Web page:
Enjoy all of the attractions that Amistad Lake Resort has to give!
67,000 acres of water along 540 miles of U.S. shoreline – this is Lake Amistad, one of the largest, clearest lakes in Texas!Lake Amistad is considered by many to be Del Rio’s biggest draw, offeri… read more
George Paul Memorial Bullriding Superbull takes place in Del Rio every April. This is the largest bullriding event in the United States, drawing folks to participate from all over the country. Su… read more
Whitehead Memorial Museum
The Whitehead Memorial Museum welcomes your visit when you are in West Texas. Unlike many other museums, the Whitehead Memorial Museum’s exhibits are spread throughout several buildings, each in … read more
Birdwatching is a major draw for the Del Rio area, especially in winter, when many species of birds migrate south and settle in Texas and Coahuila. The Del Rio Chamber of Commerce, in cooperation… read more
Val Verde Winery
Val Verde Winery was established in 1883 by Frank Qualia, an Italian immigrant who came to Texas to cultivate land being developed near the Rio Grande. Qualia was the first in Texas to plant Leno… read more
Alamo Village, in nearby Brackettville, is the site of John Wayne’s Alamo and an active movie location open to visitors. The set is located on the Shahan HV Ranch, a working ranch on Highway 647,… read more
Amistad National Recreation Area offers hikers a variety of trails to explore, even though the recreation area was created primarily for water-based recreation… read more
Amistad Dam is the largest of the storage dams and reservoirs built on the international reach of the Rio Grande River. The dam was dedicated in 1969 by United States President Richard M. Nixon… read more
Ciudad Acuna, Mexico
No visit to Del Rio would be complete without a trip to its sister city, Ciudad Acuña. You can hop a bus from Del Rio to the bridge or park at the border if you’d like; from here it’s a quick taxi ride to the city… read more
Native American Pictographs
The Amistad NRA area is home to dramatic 4,000 year-old rock art. These mysterious paintings adorn rock shelter walls in the upper reaches of Amistad Reservoir… read more
Fishing at Lake Amistad, Del Rio, Texas
67,000 acres of water along 540 miles of U.S. shoreline – this is Lake Amistad, one of the largest, clearest lakes in Texas!Lake Amistad is considered by many to be Del Rio’s biggest draw, offering acres of blue glass on the Texas/Mexico border. The lake is part of Amistad Recreation Area, managed by the National Park Service. It is fed by the Pecos, Rio Grande, and Devil’s River; limestone deposits and solid earth lend the water an extraordinary clarity and deep turquoise quality.
Amistad is the Spanish word for “friendship,” and certainly the two countries building the lake felt the tie of friendship. In fact, the U.S. and Mexico had two bronze eagles placed at the center of the international dam to evoke the spirit of cooperation between the two countries. Formed in the 1960s, the lake and dam were originally conceived as a reservoir and power plant with an eye toward recreational use. The Acuña flood of 1954 was still fresh in the minds of many, and so the dam was also a method of flood control. While the lake still serves all these purposes, recreation is now its primary use.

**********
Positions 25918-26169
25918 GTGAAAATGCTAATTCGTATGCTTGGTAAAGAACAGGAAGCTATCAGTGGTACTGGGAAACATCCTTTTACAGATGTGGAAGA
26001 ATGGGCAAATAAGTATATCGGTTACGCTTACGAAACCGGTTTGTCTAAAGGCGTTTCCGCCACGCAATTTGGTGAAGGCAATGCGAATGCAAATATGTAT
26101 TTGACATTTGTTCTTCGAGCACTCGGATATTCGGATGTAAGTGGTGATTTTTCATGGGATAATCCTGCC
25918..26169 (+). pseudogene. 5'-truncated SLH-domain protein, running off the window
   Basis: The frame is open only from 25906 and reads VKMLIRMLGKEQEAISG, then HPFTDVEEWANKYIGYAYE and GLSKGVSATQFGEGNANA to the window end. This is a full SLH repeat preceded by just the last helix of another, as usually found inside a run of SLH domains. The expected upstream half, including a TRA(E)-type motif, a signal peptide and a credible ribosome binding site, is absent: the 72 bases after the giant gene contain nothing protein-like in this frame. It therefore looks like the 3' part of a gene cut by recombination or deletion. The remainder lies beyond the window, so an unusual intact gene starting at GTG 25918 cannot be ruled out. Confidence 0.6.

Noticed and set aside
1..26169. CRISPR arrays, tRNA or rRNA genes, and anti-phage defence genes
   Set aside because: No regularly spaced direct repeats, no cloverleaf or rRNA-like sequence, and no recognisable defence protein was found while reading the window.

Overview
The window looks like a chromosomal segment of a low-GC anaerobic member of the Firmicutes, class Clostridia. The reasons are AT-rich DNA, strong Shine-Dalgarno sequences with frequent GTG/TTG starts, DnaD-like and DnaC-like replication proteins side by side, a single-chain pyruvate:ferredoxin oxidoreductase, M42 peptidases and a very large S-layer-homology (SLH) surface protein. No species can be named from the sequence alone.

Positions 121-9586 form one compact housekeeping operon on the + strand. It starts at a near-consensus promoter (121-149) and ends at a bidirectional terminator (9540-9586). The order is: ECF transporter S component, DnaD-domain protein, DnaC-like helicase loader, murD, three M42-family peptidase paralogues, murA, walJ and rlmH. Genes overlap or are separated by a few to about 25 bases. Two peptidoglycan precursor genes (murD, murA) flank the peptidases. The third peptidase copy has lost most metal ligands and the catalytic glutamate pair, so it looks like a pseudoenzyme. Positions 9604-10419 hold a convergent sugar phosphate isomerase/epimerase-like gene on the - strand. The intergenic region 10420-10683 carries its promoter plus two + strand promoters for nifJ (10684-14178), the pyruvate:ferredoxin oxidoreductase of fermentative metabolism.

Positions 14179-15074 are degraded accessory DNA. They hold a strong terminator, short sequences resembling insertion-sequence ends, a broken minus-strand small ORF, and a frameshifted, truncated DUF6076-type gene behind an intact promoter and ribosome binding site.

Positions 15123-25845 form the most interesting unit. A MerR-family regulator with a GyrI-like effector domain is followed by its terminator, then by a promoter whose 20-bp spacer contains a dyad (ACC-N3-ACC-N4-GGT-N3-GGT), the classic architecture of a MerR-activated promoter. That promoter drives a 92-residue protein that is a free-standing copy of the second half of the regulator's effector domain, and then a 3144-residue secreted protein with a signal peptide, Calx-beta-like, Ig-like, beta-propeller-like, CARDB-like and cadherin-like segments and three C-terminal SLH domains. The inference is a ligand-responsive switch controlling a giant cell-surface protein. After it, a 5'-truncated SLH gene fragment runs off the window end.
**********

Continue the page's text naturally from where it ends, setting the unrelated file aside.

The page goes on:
Amistad Recreation Area attracts people internationally not just for boating and houseboating, but also camping, waterskiing and wakeboarding, nature hikes, and especially fishing. The lake holds several variations of bass, catfish, sunfish, and gar, not to mention various other fish species. Lake Amistad is known as one of the best bass lakes in the country; with warm weather nine months out of the year, Amistad can be fished when other lakes have little to offer. Tournaments are held here several times a year, with anglers catching bass weighing eight pounds and more on a regular basis. Notably, the big bass for 2006 weighed in at over 15 pounds.
Rodeo in Del Rio, Texas
George Paul Memorial Bullriding Superbull takes place in Del Rio every April. This is the largest bullriding event in the United States, drawing folks to participate from all over the country. Superbull attracts not just diehard rodeo fans but members of Congress and even Olympic athletes.
The Superbull event is named in memory of George Paul, who was born and grew up in Del Rio. Sadly, he was killed in an airplane accident in 1970 at the age of 23, ending what many in pro rodeo believe could have been the greatest professional bull riding career of all time.
The 2002 Superbull marked 25 years of George Paul Memorial Bullriding. Past champions have included Denny Flynn, Lane Frost, Cody Lambert, Tuff Hedeman and Jerome Davis. The Paul family produces the Superbull each year at the Val Verde County Fairgrounds.
Bad Company Rodeo is known for being the first rodeo production team to use rock music as part of the show, and that tradition has not changed. BadCo still rocks the house every September at the Dále Gas Pro Rodeo. Dále Gas is Spanish for “give it the gas,” and that’s exactly what happens – BadCo stomps that pedal and revs the crowd. Del Rioans gather at the Val Verde County Fairgrounds to watch some of the finest bullriders, steer ropers, barrel racers, and bucking broncos in the world. A highlight of the show is a daredevil motorcycle jump over the BadCo trailer by Troy “The Wild Child” Lerwill. Rodeo clowns, a children’s calf chase, and rock and roll round out the weekend.
Whitehead Memorial Museum
The museum is dedicated to serving Del Rio and preserving its local heritage.
The Whitehead Memorial Museum welcomes your visit when you are in West Texas. Unlike many other museums, the Whitehead Memorial Museum’s exhibits are spread throughout several buildings, each in itself of historical significance. The museum is dedicated to serving Del Rio and preserving its local heritage.